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Is there a truly great baguette to be had in L.A?

When I was a young boy, living in Barcelona, I used to buy bread for the family every day at the local panaderia. It was a medium blonde crust with a relatively light and airy interior that had a nice bite without being the least bit chewey. It was perfect.

I've eaten great baguettes like this in Paris, but I've yet to find one that's even close in L.A.

I remember watching the French film, "Diva," which had a wonderful scene in which the protagonist talks about using a loaf and describes how it must be "fresh, but not too fresh." He then slices it along its length, slathers it with butter and a very generous amount of purloined caviar. It was a perfect shade of gold and had lots of air pockets. I swooned! I've been looking for it here, ever since. Alas, to no avail.

So far, I've tried the following:

La Brea Bakery: Fughettaboutit. Way too dense and chewey;
Bread Bar: Not a fine crust and also too dense:
Lorraine's Baguette: Crust too thin, doughy interior;
Pavillions Artisenal Baguettes: several types, all awful;
La Maison du Pain: Not bad, and their ficelles were pretty good, but I read that their French baker lost his visa, haven't been there since;
Grace Bakery: I think this is a San Francisco bakery that ships to Ralphs, good flavor but pricey and still not the right texture because it is still slightly denser than what I seek;
Rustic Bread from Gelsons: This is actually pretty good but, again, just a bit too dense;
Le Pain Quotidienne: see Bread Bar;
BF Baguette: Also too dense and obscenely over priced!

So, what I'm looking for is a very crisp and somewhat dense golden crust with a light interior with lots of taste and yeasty holes. If anyone has found this somewhere that I have been yet to find, I'd be very grateful for the referral.

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  1. I'm wondering if maybe Foix makes something like you are looking for. They do some decent bread. Or, maybe you are relegated to bagels.

      1. re: Schweinhaxen

        Second this! Also very good croissants.

      2. i'm sorry bob. there probably isn't. although i heard that cafe tartine on beverly blvd. imports their baguettes from france. but i hear the place got bought out by eat well or something like that and also had very mixed reviews. have you tried acme bakery baguettes from the bay area? i think they're just what you're looking for.

        1 Reply
        1. re: trolley

          I think that Cafe Tartine didn't have baguettes from Poilane; only their boules, that they sliced for a few of their open-faced sandwiches. Anyway, do you know who sells the Acme baguettes in the L.A. area?

        2. it may seem unusual, but if you think about it, it makes a lot of sense. go to mr. baguette (or perhaps some of the other vietnamese sandwich shops around town) and buy 'em straight up!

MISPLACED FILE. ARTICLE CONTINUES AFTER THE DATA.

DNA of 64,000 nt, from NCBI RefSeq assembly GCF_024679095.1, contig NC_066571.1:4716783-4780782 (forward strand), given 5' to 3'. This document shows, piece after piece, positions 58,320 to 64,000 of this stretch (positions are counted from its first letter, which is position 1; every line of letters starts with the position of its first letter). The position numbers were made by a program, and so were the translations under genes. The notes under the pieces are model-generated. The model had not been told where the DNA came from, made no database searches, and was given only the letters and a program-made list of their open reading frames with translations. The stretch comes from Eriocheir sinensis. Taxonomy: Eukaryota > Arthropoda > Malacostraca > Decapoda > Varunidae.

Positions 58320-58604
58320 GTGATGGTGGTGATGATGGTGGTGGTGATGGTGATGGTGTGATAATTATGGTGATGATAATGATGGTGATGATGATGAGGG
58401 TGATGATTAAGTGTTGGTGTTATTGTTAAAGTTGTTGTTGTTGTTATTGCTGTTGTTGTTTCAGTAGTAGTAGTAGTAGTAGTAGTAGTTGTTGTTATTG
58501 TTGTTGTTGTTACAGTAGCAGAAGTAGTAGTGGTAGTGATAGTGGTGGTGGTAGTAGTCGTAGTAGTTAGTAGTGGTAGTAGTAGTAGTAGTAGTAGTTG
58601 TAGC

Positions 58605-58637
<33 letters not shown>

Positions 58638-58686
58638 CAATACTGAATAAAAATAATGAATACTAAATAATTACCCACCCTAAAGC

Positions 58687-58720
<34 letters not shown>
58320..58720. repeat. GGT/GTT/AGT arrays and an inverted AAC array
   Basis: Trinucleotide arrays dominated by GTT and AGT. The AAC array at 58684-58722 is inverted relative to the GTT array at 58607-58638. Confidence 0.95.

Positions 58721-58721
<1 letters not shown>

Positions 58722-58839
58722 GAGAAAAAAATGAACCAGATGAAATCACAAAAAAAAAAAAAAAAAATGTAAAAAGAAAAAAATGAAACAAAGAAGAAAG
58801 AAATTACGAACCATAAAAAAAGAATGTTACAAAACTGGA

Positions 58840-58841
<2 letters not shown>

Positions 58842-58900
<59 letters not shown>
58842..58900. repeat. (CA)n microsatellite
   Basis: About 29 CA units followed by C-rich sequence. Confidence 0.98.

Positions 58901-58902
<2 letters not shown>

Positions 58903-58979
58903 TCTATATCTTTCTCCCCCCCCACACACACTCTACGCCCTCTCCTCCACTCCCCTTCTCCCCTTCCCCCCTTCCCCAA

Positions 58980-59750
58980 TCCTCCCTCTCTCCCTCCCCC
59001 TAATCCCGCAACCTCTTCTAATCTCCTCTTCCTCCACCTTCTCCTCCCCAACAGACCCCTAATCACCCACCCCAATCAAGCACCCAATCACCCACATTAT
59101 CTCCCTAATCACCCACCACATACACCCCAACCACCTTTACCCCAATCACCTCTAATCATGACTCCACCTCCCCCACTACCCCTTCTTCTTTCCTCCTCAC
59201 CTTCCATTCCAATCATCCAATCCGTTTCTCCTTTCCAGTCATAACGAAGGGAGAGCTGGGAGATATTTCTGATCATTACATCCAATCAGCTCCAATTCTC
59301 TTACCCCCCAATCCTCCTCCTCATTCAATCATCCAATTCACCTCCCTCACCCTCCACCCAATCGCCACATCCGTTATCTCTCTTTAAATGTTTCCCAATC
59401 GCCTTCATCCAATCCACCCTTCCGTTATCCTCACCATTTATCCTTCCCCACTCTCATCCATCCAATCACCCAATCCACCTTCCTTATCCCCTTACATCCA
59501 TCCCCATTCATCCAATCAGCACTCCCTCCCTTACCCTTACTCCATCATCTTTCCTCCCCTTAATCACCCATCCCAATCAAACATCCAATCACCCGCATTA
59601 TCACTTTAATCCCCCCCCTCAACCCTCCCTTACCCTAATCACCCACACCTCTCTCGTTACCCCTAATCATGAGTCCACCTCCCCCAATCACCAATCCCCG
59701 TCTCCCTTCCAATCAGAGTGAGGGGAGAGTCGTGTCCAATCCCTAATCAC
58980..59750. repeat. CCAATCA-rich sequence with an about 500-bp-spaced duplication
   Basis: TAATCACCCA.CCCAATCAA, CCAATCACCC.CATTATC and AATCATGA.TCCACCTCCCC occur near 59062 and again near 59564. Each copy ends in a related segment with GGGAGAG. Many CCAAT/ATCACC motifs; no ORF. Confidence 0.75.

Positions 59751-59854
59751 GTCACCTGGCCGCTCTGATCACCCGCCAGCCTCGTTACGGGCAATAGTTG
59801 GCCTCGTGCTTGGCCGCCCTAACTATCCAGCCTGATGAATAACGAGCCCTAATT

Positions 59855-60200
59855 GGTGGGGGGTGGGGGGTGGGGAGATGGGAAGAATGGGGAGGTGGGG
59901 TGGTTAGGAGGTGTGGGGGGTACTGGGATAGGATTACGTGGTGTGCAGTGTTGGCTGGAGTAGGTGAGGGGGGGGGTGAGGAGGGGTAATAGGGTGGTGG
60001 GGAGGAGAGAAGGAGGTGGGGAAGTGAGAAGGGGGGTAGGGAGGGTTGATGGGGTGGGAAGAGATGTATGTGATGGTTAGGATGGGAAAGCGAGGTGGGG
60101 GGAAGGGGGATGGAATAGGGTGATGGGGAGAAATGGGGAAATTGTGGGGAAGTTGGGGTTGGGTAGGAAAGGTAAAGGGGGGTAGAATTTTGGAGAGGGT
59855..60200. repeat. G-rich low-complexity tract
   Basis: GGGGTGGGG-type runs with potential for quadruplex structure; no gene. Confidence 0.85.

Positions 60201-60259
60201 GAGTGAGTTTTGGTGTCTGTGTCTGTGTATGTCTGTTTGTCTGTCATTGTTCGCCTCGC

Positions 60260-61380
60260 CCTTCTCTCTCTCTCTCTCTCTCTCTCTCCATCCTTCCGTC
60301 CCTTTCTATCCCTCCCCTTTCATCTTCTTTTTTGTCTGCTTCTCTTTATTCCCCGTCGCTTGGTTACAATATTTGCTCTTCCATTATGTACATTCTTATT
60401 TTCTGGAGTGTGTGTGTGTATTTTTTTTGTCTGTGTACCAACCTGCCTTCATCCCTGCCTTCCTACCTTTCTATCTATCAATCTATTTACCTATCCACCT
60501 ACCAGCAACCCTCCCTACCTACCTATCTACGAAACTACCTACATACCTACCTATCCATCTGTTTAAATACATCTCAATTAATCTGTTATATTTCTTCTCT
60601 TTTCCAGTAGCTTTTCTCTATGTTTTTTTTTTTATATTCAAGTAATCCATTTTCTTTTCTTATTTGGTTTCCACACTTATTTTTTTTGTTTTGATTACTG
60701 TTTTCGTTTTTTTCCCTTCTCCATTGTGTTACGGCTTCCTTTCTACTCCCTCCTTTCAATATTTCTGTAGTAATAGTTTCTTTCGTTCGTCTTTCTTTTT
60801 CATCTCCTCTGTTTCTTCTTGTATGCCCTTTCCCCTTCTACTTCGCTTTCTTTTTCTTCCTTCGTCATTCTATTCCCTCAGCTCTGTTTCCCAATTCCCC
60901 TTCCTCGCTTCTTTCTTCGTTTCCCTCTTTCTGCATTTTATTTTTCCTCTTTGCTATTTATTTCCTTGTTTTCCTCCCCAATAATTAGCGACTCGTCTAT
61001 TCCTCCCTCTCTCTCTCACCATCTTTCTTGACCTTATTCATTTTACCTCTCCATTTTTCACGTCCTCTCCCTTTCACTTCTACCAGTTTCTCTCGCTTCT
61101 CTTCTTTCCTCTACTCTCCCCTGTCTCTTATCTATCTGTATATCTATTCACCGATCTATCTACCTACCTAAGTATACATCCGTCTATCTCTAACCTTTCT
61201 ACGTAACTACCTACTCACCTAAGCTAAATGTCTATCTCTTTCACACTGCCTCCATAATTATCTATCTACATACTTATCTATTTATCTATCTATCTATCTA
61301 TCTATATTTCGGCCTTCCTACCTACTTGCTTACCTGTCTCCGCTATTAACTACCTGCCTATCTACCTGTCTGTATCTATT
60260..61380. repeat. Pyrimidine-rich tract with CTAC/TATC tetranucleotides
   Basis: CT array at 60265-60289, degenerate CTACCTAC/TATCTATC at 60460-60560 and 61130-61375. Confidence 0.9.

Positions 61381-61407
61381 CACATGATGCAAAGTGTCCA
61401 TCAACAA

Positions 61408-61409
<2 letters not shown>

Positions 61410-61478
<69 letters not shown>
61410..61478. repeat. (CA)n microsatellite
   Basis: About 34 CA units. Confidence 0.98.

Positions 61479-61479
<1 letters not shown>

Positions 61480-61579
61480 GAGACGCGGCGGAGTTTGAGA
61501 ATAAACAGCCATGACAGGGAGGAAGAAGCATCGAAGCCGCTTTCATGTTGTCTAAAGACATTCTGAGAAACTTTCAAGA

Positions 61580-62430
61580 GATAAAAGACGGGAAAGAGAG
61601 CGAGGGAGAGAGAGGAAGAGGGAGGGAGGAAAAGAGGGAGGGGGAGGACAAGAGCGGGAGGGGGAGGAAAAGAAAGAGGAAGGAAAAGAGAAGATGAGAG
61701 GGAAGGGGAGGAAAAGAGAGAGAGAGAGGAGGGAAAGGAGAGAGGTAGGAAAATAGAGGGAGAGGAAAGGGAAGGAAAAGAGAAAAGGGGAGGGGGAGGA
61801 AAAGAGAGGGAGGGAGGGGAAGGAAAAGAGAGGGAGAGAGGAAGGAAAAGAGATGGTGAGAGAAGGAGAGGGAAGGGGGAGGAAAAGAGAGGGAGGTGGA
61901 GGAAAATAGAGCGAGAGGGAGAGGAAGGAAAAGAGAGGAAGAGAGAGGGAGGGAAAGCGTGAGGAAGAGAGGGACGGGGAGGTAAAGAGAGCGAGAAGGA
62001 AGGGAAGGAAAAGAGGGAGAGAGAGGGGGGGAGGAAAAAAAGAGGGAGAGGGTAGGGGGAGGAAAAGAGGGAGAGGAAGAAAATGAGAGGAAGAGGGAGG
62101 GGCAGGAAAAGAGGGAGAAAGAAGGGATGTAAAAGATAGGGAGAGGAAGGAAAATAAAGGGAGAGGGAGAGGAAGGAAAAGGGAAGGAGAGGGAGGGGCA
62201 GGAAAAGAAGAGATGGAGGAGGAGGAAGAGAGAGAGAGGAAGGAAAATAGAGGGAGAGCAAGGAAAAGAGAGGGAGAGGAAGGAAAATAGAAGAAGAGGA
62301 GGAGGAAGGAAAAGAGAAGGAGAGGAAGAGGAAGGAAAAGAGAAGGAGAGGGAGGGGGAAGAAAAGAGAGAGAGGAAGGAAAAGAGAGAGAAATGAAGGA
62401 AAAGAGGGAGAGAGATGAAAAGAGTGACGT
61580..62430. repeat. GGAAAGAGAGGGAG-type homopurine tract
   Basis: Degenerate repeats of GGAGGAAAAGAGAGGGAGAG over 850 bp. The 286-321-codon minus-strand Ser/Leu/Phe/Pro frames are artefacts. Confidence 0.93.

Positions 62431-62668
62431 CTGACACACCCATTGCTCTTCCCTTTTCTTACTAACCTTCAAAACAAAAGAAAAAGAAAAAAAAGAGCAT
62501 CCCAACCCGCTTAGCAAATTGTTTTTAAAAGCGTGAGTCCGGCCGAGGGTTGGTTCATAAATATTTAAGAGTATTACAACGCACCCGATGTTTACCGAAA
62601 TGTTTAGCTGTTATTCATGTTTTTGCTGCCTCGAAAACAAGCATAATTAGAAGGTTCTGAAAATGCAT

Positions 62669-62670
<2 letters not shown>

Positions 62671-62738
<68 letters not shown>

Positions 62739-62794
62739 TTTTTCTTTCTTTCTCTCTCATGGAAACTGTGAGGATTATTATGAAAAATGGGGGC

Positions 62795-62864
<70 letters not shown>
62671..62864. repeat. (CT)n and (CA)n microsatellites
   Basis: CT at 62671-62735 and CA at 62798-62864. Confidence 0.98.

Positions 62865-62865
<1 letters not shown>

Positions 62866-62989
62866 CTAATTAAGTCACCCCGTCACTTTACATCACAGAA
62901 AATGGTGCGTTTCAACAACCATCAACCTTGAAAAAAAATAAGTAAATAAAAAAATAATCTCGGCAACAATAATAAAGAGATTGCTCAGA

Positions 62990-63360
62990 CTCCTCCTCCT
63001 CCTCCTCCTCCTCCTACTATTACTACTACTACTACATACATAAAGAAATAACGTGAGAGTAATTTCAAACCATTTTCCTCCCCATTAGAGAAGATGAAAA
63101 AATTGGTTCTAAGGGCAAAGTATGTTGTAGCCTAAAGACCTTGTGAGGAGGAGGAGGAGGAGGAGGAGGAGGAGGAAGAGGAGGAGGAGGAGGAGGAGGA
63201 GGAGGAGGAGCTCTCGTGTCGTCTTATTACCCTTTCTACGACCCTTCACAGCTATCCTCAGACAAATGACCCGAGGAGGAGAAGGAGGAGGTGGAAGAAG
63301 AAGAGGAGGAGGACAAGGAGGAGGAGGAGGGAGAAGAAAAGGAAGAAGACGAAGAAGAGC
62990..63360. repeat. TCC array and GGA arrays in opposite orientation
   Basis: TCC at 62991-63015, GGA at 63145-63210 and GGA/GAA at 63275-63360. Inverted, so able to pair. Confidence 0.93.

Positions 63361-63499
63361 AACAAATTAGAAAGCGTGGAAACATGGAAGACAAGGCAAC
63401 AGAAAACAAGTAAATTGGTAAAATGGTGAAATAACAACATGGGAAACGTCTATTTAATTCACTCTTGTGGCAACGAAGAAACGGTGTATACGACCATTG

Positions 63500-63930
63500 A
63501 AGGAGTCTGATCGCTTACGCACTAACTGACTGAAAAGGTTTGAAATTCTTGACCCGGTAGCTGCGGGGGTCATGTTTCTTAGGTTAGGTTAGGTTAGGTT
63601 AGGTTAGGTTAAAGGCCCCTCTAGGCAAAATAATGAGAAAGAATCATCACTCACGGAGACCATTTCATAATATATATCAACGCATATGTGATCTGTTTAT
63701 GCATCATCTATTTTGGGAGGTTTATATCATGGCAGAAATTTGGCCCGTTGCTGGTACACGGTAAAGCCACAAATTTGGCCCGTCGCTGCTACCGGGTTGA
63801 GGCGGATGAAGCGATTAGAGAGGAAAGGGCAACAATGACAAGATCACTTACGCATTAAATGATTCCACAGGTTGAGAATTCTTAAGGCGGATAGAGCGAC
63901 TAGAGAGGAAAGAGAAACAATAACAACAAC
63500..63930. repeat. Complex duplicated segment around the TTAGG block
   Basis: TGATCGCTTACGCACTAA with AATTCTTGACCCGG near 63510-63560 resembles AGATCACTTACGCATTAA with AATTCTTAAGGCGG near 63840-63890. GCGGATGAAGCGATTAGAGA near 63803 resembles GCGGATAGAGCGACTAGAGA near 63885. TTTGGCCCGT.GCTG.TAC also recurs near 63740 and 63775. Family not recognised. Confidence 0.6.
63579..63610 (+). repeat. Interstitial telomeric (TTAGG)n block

2 Replies
          1. re: rameniac

            You can get these vietnamese baguettes in the bakery section of some asian supermarkets such as 99 Ranch. Really good for making sandwiches that won't chip your teeth or send hard shrapnel into the roof of your mouth.

            1. re: WBGuy

              definitely the vietnamese bakeries are the closest you'll get to the parisian style baguette. light and airy with a good firm crunchy crust.

              there are several on valley between san gabriel and rosemead
              mr baguette
              lees baguette
              bahn mi che cali
              and a few more. they are all over the place!
              buy one from each and try them out!
              post your findings...

          2. Try bay cities in santa monica. Its on lincoln. It is closed on mondays fyi. i love their bread and their sandwiches. It's a great little italian deli and market.

            1. You might want to try Nomandie French Bakery and Cafe in West Adams While they are not perfect they are a heck of a lot better then the ones mentioned. and since it is their main wholesale bakery it is easy to get them hot and fresh from the oven.

              Normandie Bakery
              3022 S Cochran Ave
              Los Angeles, CA
              At Jefferson Blvd. between La Brea and Hauser

              1. Now that I think about it, can't you get Pain Poilane at Bristol Farms? Probably not cheap, but....

                5 Replies
                1. re: mc michael

                  I'm not sure what kind they are, but I buy my baguettes at Bristol Farms. They are the best I've had in L.A. That said, I still wouldn't describe them as "truly great" or "light and airy" as the poster requested. Outside crust is pretty good, but definitely too chewy. Inside is nice and soft. Good overall flavor. So in sum--a decent baguette, but not a great baguette by any means. I think it is $3.

                  1. re: Nicole